Medications for Cardiac Arrhythmias (Heart Rhythm Disturbances), such as Premature Ventricular Contractions (PVCs), Atrial Fibrillation and Tachycardia (rapid heart rate) may be prescribed by your physician.
These medications are called antiarrhythmic drugs, and as a general rule can produce side effects that outweigh their potential benefits.
For this reason, doctors may be reluctant to prescribe them, unless the arrhythmia being treated is very disruptive to a patient’s life, and no other alternatives are available.
➡ Prevent blood clots from forming to reduce stroke risk, especially for people with Atrial Fibrillation
➡ Control your heart rate within a relatively normal range
➡ Restore a normal heart rhythm, if possible
➡ Treat the heart disease/condition that may be causing arrhythmia
➡ Reduce other risk factors for heart disease and stroke
Cardiac Arrhythmias, such as Tachycardia (rapid heartbeats with accompanying symptoms) and premature beats may be treated with a variety of drugs. They may be given intravenously in an emergency situation or orally for long-term treatment.
- In patients with Atrial Fibrillation, a blood thinner (anticoagulant or antiplatelet) is usually added to reduce the risk of blood clots and stroke.
- When Tachycardia (abnormally fast heartbeats) or premature beats are frequent, the effectiveness of antiarrhythmic drugs may be determined by performing an Electrocardiogram or by using a Holter Monitor for 24 hours, which can be done at home.
The disadvantages of medications for cardiac arrhythmias are:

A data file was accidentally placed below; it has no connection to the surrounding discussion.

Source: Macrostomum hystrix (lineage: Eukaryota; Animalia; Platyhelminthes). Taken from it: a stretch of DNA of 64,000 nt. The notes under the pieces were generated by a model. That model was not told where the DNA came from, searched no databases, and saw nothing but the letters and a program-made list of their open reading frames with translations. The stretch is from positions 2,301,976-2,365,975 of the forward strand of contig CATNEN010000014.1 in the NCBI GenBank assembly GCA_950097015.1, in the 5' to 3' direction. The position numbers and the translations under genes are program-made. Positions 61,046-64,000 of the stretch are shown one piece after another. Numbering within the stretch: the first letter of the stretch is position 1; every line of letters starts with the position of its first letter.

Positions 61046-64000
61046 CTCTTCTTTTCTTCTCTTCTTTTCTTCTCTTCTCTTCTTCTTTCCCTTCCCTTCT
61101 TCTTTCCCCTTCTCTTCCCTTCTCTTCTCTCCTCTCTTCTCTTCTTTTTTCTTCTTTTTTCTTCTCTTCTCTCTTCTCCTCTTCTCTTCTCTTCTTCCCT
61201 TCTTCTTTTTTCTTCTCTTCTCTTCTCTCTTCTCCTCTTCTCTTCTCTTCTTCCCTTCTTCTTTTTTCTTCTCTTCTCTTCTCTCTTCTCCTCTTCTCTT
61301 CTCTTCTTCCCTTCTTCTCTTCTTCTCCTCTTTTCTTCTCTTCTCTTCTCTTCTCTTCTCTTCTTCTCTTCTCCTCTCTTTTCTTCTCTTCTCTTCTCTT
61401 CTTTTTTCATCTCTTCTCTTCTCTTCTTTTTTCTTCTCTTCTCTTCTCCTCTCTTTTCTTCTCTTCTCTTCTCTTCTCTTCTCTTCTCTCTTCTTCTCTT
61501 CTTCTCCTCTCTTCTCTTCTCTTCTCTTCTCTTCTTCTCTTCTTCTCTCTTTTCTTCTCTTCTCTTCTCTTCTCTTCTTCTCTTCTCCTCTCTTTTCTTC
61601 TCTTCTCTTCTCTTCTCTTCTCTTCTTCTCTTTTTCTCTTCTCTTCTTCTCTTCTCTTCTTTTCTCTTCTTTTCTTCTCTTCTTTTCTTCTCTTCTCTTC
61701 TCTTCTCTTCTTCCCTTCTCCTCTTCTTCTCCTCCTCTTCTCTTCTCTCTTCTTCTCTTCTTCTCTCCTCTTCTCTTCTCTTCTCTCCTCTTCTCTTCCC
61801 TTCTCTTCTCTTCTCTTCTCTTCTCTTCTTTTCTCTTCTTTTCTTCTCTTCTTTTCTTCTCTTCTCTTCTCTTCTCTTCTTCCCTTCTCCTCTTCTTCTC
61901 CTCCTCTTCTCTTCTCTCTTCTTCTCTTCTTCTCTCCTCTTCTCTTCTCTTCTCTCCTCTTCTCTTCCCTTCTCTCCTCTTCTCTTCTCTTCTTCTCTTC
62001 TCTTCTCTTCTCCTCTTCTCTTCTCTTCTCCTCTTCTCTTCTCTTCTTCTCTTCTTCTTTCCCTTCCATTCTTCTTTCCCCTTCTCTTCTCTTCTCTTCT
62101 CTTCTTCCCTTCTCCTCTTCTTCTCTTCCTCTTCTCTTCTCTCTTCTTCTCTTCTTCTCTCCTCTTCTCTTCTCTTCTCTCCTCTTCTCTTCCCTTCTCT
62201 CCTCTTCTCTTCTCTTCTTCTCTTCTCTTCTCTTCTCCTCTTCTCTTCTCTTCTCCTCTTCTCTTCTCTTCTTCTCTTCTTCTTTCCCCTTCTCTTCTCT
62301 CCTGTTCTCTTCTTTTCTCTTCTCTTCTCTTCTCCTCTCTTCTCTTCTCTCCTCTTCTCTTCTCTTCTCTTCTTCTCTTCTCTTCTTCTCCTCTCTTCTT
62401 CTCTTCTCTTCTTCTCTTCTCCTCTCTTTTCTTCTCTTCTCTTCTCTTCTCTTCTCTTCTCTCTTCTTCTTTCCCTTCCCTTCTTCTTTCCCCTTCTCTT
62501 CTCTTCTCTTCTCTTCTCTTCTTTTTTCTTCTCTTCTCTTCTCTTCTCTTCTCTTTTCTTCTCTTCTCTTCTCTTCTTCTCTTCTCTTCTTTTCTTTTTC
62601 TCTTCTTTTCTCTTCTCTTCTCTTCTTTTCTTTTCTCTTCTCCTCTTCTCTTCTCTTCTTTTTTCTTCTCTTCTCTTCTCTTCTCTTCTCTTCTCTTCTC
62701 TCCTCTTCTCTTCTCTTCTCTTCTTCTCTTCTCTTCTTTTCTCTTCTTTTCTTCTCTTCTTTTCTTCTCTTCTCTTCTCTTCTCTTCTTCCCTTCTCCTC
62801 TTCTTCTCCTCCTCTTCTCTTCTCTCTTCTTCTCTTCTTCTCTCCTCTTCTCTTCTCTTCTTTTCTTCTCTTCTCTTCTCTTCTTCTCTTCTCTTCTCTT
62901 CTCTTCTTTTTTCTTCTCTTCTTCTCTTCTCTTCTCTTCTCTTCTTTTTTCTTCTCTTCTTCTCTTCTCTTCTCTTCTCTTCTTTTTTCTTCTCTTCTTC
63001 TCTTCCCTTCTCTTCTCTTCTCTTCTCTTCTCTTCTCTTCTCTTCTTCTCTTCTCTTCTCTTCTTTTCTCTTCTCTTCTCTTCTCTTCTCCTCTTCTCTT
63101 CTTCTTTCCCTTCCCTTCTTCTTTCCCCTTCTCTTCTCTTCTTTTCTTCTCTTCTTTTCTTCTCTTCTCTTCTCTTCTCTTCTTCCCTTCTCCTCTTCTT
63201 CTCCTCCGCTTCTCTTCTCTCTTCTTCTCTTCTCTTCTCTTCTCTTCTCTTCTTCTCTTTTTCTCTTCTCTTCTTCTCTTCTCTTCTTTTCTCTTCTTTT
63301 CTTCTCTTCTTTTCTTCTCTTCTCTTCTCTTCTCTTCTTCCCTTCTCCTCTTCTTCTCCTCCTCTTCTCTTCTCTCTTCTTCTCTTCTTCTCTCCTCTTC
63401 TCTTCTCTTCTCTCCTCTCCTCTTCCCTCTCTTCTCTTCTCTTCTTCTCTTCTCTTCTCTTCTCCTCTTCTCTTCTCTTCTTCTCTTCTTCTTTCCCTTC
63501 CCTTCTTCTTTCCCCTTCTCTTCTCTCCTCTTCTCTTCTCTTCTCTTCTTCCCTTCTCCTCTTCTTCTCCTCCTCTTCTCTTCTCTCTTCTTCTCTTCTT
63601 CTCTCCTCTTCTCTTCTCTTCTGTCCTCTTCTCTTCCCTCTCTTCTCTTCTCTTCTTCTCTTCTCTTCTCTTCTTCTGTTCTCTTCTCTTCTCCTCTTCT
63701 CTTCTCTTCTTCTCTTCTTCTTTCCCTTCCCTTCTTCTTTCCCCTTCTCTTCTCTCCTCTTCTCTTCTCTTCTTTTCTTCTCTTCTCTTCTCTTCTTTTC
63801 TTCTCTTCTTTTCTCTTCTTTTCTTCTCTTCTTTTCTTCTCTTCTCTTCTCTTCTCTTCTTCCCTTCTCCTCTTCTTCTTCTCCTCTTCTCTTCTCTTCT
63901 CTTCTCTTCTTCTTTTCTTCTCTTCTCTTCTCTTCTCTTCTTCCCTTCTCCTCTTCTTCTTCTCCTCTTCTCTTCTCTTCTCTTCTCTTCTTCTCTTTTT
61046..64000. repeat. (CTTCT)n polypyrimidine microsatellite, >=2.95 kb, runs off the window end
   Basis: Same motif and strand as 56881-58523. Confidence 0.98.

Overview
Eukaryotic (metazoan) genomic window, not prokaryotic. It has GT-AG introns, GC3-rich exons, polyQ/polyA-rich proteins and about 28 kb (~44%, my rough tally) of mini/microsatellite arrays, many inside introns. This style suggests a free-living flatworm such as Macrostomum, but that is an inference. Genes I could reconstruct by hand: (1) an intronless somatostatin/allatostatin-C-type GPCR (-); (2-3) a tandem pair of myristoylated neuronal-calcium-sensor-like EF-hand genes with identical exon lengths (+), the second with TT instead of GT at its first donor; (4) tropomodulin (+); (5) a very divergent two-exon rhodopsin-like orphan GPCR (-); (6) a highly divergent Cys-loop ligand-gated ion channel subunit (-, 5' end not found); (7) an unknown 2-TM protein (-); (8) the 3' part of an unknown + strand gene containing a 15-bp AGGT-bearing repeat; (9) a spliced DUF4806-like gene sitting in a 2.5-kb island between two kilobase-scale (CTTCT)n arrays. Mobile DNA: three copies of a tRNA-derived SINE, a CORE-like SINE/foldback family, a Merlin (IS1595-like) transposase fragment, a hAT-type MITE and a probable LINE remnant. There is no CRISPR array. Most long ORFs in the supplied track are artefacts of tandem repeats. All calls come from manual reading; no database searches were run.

- The drugs must be taken daily and indefinitely.
- The risk of side effects.
- They include a more frequent occurrence of pre-existing arrhythmias or the appearance of new arrhythmias as bad as or worse than those being treated.
Calcium Channel Blockers
Calcium Channel Blockers (also known as “calcium antagonists,”) work by interrupting the movement of calcium into heart and blood vessel tissue. They are also used in the treatment of Hypertension (high blood pressure) and Angina (chest pain).
- Beta-blockers decrease the heart rate and cardiac output, which lowers blood pressure by blocking the effects of adrenaline.
- They’re also used for cardiac arrhythmias (irregular heart rhythms) and in treating Angina Pectoris (severe chest pain).
- Anticoagulants (blood thinners) work by making it harder for the blood to clot, or coagulate. They are not designed to dissolve existing blood clots.
- They prevent new clots from forming or existing clots from getting larger.
Because a common type of stroke is caused by a blood clot obstructing blood flow to the brain, anticoagulants are often prescribed for people with certain conditions to prevent the first stroke, or to prevent the recurrence, if the patient has already had a stroke.
- Anticoagulants are also given to certain people at risk for forming blood clots, such as those with artificial heart valves or with Atrial Fibrillation.
- Take all medications exactly as prescribed.
- Never stop taking any prescription medication without first consulting your physician.
- If you have any side effects, tell your doctor about them.
- Tell your doctor about all your other drugs and supplements, including over-the-counter medications and vitamins.
- All medications have side effects, including drugs to treat arrhythmias. Most of the side effects aren’t serious and disappear when the dose is changed or the medication is stopped.
Keep learning about heart disease in its many forms. Your heart is your life, and you are worth it.